Smile When You Talk On The Phone

Why should I smile when I’m talking on the phone? Unless it’s a video chat, the listener can’t see me smile.

Because they can hear me smile.

Yes, you can hear a smile.

The same goes for talking on the radio, a podcast, or while preaching a sermon. Smiling when you talk changes the way your voice sounds.

A smile gives your voice a more inviting, uplifting tone. It welcomes people in. And, for an introvert like me, who has a general dislike of talking on the phone, a smile works its way from my face to my mood.

Our emotions go from the outside in far more often than from the inside out. So smiling while doing something I otherwise dislike actually helps make it bearable, sometimes even enjoyable.
Besides, the gospel is good news. That’s worth a smile.

When you smile, they know it. And the good news starts feeling good to them, too.

The Church Does Not Exist to Entertain Us – Or Bore Us

I don’t go to church to be entertained.

I also don’t go to church to be bored.

I go to worship.
I go to read and hear from God’s word.
I go to be taught.
I go to be challenged.
I go to be discipled.
I go to fellowship with other believers.
I go to be inspired into action.

When we reduce the gathering of God’s people to an entertainment venue, we don’t enhance it, we diminish it.

The only thing worse? Boring people with the gospel.

Let Them Lean In: The Power a Subtle Gospel

What if the church, instead of yelling louder, gave a noise-soaked world something they had to lean in to? Instead trying to catch the attention of an overwhelmed culture with even more sound and fury, what if we undermined the dominant communications paradigm by doing something truly counter-cultural – a subtle gospel?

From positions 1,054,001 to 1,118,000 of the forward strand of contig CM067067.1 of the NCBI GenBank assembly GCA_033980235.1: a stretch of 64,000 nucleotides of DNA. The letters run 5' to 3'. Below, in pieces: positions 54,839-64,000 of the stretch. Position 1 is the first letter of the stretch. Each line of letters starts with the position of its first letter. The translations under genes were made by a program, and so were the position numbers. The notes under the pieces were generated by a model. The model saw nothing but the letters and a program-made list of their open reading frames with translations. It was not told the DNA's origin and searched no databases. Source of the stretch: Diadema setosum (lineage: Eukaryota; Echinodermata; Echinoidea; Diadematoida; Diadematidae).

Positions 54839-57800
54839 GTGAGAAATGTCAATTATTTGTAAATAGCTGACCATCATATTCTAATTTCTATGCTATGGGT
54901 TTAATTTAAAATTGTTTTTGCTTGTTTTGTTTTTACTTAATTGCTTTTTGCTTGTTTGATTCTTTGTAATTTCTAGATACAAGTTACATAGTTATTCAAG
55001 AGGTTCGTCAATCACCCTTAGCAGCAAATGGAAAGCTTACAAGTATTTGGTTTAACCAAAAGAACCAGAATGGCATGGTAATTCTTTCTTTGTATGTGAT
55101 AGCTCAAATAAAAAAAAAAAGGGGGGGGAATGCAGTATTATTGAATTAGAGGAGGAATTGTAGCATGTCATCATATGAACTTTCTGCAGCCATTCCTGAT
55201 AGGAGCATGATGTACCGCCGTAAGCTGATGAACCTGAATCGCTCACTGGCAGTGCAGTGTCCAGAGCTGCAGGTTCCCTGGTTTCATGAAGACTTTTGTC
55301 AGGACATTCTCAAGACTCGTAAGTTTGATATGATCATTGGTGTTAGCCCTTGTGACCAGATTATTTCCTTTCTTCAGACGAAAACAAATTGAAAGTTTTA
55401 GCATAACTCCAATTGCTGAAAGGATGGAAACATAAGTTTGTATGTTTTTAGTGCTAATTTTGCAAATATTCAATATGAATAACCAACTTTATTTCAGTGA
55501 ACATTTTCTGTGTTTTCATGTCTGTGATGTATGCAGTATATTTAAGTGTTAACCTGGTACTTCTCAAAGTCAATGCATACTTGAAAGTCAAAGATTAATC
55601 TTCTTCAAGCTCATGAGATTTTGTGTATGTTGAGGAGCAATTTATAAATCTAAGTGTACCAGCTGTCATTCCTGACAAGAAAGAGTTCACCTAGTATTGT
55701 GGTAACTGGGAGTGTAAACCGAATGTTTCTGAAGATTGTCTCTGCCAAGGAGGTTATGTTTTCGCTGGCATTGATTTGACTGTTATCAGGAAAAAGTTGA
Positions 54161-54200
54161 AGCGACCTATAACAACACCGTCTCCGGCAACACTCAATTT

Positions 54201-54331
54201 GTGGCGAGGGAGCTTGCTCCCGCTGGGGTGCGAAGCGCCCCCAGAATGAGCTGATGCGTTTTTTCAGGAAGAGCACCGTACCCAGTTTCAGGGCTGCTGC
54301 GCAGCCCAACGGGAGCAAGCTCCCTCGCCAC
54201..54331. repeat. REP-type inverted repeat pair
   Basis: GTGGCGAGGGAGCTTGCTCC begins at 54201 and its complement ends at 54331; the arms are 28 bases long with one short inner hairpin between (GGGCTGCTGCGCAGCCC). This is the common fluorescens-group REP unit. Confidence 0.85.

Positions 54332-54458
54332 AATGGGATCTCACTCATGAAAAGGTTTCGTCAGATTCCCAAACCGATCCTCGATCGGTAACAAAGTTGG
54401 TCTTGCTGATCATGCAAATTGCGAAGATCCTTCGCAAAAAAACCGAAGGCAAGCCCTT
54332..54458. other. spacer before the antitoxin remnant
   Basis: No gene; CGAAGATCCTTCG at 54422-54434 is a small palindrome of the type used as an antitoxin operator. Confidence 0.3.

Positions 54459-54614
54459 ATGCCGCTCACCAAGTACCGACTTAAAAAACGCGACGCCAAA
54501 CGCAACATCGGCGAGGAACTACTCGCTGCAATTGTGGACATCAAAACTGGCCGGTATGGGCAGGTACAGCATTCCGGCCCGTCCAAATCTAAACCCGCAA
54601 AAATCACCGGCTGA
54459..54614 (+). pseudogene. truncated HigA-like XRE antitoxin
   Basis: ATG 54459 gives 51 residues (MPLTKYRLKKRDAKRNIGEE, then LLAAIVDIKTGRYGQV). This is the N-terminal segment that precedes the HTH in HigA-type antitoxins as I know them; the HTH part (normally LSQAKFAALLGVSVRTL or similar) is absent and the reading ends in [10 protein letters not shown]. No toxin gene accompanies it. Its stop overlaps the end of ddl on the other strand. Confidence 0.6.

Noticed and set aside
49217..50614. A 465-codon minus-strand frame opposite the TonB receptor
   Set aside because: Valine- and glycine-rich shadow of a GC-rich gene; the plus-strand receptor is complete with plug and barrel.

Maybe whispering the gospel is better than yelling it. At least in some situations.

#BestOf2014: Want a Great Church? Emphasize What You’re For, Not What You’re Against

No one ever built a great church by emphasizing what they’re against. (Well, no one but Jesus ever built any church, but you get what I mean.) After all, the word “Gospel” means good news. What you’re against may be really bad. And opposing it may be very important. But what you’re against isn’t good …

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Why Are There So Many Small Churches? (Some Assumptions & Realities)

Let’s revisit the stats. Ninety percent of the churches in the world have less than 200 people. Eighty percent have less than 100. Why? It’s been clearly established in both The Grasshopper Myth and on this site that the abundance of Small Churches in the world is not evidence of a problem to be fixed, …

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